Civil society index methodology designed by UP Prof

Posted on November 12, 2013

The index, called the Enabling Environment Index (EEI), was officially adopted by CIVICUS: World Alliance for Citizen Participation. The EEI is the first rigorous attempt to measure and compare the conditions that affect the potential of citizens to participate in civil society, and it ranks the governance, socio-cultural and socio-economic environments of civil society in all the countries of the world. 

“Despite countless promises from governments that they will protect civil society, the majority of citizens around the world live in environments in which they do not have the capacity to participate freely and fully in the activities, organisations and movements that seek to better their lives and improve their societies,” said Dr Danny Sriskandarajah, CIVICUS Secretary-General. 

“In recent years we have seen popular uprisings, from the Arab Spring to the Occupy movement, but we have also seen far too many crackdowns on the ability of citizens to mobilise. We wanted to create a tool that helps understand the conditions facing civil society in different parts of the world. Our index also helps identify countries where special attention needs to be paid to strengthening civil society by the international community,” said Sriskandarajah.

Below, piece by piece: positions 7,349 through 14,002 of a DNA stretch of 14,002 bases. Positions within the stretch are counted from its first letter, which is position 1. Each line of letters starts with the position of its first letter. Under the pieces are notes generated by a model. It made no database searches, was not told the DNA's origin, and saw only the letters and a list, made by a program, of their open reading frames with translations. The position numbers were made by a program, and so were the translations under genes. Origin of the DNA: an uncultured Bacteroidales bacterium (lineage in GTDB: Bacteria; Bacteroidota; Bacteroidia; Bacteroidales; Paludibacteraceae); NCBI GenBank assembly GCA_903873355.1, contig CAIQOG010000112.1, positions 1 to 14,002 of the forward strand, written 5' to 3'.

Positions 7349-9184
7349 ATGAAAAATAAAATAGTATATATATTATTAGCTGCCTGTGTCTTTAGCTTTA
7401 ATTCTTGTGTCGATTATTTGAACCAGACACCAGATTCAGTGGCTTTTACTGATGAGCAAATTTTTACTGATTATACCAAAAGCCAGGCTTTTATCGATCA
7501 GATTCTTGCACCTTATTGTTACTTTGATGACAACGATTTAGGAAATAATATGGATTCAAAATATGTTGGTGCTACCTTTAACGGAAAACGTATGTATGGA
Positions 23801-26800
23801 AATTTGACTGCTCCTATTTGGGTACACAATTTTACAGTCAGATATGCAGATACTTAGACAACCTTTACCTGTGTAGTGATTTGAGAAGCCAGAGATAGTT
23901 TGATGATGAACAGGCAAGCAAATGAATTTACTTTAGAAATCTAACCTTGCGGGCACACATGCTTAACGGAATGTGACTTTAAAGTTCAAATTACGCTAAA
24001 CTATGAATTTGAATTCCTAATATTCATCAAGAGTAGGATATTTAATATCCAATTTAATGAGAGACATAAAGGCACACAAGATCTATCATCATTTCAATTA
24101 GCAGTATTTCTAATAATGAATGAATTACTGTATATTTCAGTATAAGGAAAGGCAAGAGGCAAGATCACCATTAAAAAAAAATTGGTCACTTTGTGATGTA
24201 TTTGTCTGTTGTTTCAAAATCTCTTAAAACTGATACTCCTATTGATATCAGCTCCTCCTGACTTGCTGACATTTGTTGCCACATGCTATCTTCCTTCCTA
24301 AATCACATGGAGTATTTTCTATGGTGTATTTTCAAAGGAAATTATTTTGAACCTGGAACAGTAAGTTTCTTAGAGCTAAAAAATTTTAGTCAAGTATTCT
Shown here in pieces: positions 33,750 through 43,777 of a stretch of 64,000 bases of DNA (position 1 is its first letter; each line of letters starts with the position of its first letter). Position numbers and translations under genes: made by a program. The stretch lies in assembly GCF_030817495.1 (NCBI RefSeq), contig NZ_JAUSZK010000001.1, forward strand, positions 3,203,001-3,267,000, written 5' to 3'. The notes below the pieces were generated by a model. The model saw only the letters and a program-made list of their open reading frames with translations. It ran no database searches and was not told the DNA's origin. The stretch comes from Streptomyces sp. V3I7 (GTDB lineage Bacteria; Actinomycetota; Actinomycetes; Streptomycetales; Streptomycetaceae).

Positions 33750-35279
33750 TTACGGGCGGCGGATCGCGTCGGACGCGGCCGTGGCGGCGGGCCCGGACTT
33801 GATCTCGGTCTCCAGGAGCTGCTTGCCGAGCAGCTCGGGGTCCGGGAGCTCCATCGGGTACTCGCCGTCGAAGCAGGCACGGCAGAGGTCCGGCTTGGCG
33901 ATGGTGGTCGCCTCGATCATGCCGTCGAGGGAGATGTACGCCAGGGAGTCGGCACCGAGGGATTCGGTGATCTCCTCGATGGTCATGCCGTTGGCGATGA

In terms of the EEI, New Zealand tops the list, followed by Canada, Australia, Denmark and Norway, while the Democratic Republic of Congo is rated worst in the EEI, followed by Uzbekistan, Iran, Burundi and Gambia.

“The three worst ranking African countries – DRC, Burundi and Gambia – are heavily dependent on aid flows. This means that donors have an important lever to improve conditions if they choose to use it, whether it is by working with governments or by directly supporting local civil society,” stated Sriskandarajah.

According to Prof Fioramonti, the EEI marks a watershed in how civic participation and civil society are measured around the world: "The EEI adopts a capability approach, similar to that of the Human Development Index, in the measurement of social progress around the world. It is the first time a non-Western, non-prescriptive and open-ended index is developed to measure the socio-economic, socio-cultural and governance conditions that support civic participation. The EEI provides a wealth of information organised in a 'dashboard', thus aligning itself with the most innovative trends in the field of political, social and economic research. Comparative civil society studies will no longer be the same after the EEI."

The new global index was launched at the UN General Assembly at the end of September 2013.

The EEI will also contribute to the global debate on the post-2015 global development goals and will be integrated in the new efforts to measure the attainment of critical development objectives throughout the world. 

To access the index and final report, click here.

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